Senator Stott Despoja, who served from 1996-2006, became leader of the Australian Democrats, the party’s s longest serving Senator and an outspoken advocate for better representation of women in parliament.

Later, in another interview, she said,  “I do not believe that more women in parliament would make the parliament a nicer place, but it might lead to a change in the male-dominant style of politics that Janine Haines used to call the ‘stag fights’ of the parliament.”

By 2010, Australia had it’s first female Prime Minister – Julia Gillard – but parliament definitely wasn’t a nicer place.

Who can forget Gillard’s impassioned speech in 2012, where she called out Opposition Leader Tony Abbott for his insults in parliament and for standing next to a sign penned by protestors that said “Ditch the witch”, and another which described her as “a man’s bitch”. In the speech, which made headlines around the world, Gillard quoted an interview with Mr Abbott where the interviewer questioned the under representation of women in parliament, to which Mr Abbott had replied, “…is that a bad thing?”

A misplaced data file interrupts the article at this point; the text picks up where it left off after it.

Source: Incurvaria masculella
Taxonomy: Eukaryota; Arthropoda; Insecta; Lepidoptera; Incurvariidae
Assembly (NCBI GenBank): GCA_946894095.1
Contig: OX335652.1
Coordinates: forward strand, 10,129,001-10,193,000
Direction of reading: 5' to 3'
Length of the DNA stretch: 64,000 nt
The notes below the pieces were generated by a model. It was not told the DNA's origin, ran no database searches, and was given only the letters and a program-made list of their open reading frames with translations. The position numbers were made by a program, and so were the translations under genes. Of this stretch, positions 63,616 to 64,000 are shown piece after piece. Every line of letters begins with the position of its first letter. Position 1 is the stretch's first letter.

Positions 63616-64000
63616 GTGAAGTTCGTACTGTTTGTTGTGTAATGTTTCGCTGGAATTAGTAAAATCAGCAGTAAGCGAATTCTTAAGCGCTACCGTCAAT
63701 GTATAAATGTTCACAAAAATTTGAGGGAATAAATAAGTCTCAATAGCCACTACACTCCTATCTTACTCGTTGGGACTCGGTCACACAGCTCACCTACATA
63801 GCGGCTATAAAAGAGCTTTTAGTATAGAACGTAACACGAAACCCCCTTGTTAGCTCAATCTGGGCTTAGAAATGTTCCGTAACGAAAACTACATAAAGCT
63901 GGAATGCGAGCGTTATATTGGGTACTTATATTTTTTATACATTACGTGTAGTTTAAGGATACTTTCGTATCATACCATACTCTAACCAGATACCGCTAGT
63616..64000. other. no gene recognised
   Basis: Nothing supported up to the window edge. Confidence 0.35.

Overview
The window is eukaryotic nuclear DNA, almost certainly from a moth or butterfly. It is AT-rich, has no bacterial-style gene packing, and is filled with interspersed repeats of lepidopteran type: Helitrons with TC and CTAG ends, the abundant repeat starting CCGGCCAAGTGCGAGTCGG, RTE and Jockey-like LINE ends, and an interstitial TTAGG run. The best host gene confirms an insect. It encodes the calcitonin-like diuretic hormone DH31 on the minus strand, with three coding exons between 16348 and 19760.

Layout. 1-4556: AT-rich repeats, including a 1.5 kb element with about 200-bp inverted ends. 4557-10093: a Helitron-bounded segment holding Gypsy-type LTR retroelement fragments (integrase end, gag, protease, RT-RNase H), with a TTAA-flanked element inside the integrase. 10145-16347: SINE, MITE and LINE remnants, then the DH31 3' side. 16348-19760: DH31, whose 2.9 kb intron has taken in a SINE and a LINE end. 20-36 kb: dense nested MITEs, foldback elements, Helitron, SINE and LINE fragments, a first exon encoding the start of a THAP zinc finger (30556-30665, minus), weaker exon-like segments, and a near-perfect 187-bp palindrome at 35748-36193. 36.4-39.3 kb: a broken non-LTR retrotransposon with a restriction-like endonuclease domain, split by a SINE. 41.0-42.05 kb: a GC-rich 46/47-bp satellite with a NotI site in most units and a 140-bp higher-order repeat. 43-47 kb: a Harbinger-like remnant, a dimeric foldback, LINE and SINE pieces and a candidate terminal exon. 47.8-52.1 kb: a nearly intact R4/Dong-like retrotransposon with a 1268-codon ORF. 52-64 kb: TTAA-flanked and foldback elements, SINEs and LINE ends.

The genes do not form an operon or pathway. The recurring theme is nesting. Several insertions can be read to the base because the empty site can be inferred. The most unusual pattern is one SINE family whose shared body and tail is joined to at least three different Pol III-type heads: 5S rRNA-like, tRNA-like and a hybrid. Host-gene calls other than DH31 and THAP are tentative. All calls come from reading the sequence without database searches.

“I will not be lectured at about sexism and misogyny by this man,” Julia Gillard declared.

By the 2019 Federal election, women comprised 29.8 per cent of the House of Representatives,  and not only wasn’t it nicer, it was an unsafe workplace, as the experiences of Brittany Higgins, Rachelle Miller and Senator Sarah Hanson-Young shockingly illustrated.

A new era

The  Independent Review into Commonwealth Parliamentary Workplaces, completed last November, found that one third of employees in Australia’s Federal Parliament had been sexually harassed, a fact that made headlines worldwide – to Australia’s shame.

Among the review’s many recommendations was a 10-year strategy of targets to achieve gender balance among MPs and to promote diversity.

In its summary, it concluded that “Strong leadership will be critical to its success”.

Already,  Prime Minister Anthony Albanese  appears to have taken note – calling out one of his own leading women, Tania Plibersek, this week for her “mistake“ in likening the new Liberal Party leader Peter Dutton to the Harry Potter villain Voldemort. 

Plibersek has since “unreservedly apologised” but the chastisement illustrates the new Prime Minister’s determination to hold everyone accountable.

As history has shown, the 57 women who comprise the current 47th House of Representatives will need courage and solidarity.  To a large degree, their success has been due to the tenacity of the women who preceded them, as well to the groundswell of community support for cultural change that pushed them to victory.